Florida's largest companies
Share holding at least $9.4 billion
in foreign profits, shielding the
earnings from U.S. income taxes,
according to an Orlando Sentinel
review of financial statements.
And the amount is growing:
The Sentinel's review found that
the Florida companies added
$1.2 billion to their offshore
holdings during tfhelir most
recent fiscal year, a 15 percent
increase from their prior fiscal
year.
The maneuvering, which is
entirely legal, has saved the
companies hundreds of millions
of dollars in federal and state
income-tax payments.
The Florida businesses cover a
broad industrial spectrum. They
range from St. Petersburg-based
electronics manufacturer Jabil
Circuit Inc., which has accu-
mulated $1.8 billion in offshore
profits on which it has not paid
any U.S. tax, to Mir-amar cos-
metics company Elizabeth Arden
Inc., which has parked $270
million in foreign subsidiaries.
The list includes three com-
panies based in Central Florida
defense contractor Harrims
Corp., plastics seller Tupperware
Brands Corp. and time-share
developer Marriott Vacations
Worldwide Corp. that are
holding a combined $1.4 billion
in foreign earnings.
American companies are
supposed to pay U.S. taxes
on income they earn in other
countries. But they have to do


so only vhen their international
subsidiaries return the money,
or "repatriate" it, to their U.S. -..
parent.
So companies can defer pay." ;
ing U.S. taxes simply by keeping
the earnings in their subsidiar- : :..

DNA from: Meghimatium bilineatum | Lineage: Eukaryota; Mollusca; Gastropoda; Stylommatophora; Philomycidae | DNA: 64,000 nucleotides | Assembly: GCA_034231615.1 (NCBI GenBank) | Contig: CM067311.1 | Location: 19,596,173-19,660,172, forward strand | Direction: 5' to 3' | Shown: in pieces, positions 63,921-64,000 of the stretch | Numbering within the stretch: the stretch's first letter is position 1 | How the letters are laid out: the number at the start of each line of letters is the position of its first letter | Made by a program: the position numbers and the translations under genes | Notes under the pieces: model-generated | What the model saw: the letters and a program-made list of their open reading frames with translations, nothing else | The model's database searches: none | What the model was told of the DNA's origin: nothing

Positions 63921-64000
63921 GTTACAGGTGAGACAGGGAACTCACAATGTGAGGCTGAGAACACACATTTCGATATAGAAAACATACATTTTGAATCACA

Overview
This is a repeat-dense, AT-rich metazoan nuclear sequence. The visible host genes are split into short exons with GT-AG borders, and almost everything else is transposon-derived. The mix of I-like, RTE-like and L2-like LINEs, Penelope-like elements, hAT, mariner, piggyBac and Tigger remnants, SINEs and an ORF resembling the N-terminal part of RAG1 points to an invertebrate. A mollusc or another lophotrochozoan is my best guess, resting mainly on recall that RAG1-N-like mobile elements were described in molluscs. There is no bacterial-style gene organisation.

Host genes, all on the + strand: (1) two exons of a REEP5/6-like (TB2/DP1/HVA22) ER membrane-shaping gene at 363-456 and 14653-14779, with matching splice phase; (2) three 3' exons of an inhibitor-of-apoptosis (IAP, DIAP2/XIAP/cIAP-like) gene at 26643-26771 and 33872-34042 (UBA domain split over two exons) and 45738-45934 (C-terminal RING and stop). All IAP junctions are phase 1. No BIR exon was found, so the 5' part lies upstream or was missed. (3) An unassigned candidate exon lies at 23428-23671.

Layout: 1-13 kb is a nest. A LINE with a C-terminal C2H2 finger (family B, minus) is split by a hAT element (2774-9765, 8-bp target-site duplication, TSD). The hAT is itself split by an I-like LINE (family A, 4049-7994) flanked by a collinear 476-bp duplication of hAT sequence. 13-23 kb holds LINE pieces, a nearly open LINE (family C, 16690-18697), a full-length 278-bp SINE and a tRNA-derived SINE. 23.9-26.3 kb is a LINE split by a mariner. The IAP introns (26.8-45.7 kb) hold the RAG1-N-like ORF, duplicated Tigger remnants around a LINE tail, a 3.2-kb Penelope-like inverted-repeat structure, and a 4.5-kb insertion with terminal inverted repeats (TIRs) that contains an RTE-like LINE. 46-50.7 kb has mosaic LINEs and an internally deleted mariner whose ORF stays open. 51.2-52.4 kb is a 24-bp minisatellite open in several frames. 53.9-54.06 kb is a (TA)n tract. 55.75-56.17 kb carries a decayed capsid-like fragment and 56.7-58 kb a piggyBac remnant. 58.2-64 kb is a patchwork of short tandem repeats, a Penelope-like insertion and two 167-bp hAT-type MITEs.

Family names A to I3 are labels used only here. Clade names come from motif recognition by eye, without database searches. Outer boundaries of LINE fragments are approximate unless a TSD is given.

iea and telling the Internal Rev-.
enue Service that they intend to
indefinitely reinvest the money,
They can even have their.inter-
national subsidiaries store-th.e
profits in U.S. bank accounts
and still not pay U.S. tax on It
Untaxed foreign profits have
become one of the deepest. ,
sinkholes in the tax code. .
Congress' Joint Committee on
Taxation estimates that U.S.
multinationals are avoiding
about $40 billion a year in
taxes by deferring payments on
foreign profits. Thats expected
to balloon to more than $60)
billion annually within five
years.
The state of Florida, which
begins with the federal tax
code when setting its own,
loses even more.
Altogether, U.S. multination-
als have accumulated an esti-
mated $2 trillion in undistrib-
uted foreign profits, an amount
that has roughly doubled during
the past five years. General
Electric Co. alone has $108 bil-
lion in untaxed profits abroad.
"There is no prospect of
corporate-tax reform without re-
solving this issue," said Edward
Kleinbard, a University of South-
ern California law professor and
former chief of staff for the Joint
Committee on Taxation.





10A THE MIAMI TIMES, AUGUST 21-27, 2013


THE NATION'S =1 BLACK NEWSPAPER


Still Marching on Washington






YlA- r A Prq, T I \ T


Ci vil a s i -Pru.da A e Y n;gnrak fr 3kpa.rIlr .ilr l1-r Pntnj Ge i gtToM.one3
Civil rights activists Julian Bond and Andrew J.Young in dark suit take part during a civil rights rally in front of the Washington Monument.


By Sheryl Gay Stolberg


WASHINGTON John Lewis
was the 23-year-old son of Ala-
bama sharecroppers and already
a veteran of the civil rights move-
ment when he came to the capital
50 years ago this month to deliv-
er a fiery call for justice on the
steps of the Lincoln Memorial.
Lewis's urgent cry "We
want our freedom, and we want
it nowl" was eclipsed on the
steps. that day by the Rev. Dr.
Martin Luther King Jr.,'s "I Have
A Dream" speech. But two years
later, after Alabama State Police
officers beat him and fractured
his skull while he led a march
in Selma, he was back in Wash-
ington to witness President Lyn-
don B. Johnson sign the Voting
Rights Act of 1965.
Today Lewis is a congressman
from Georgia and the sole surviv-
ing speaker from the March on
Washington in August 1963. His
history makes him the closest
thing to a moral voice in the di-
vided Congress. At 73, he is still
battling a half-century later.

VOTING RIGHTS
ACT IN JEOPARDY
With the Voting Rights Act in
jeopardy now that the Supreme
Court has invalidated one of its
central provisions, Mr. Lewis, a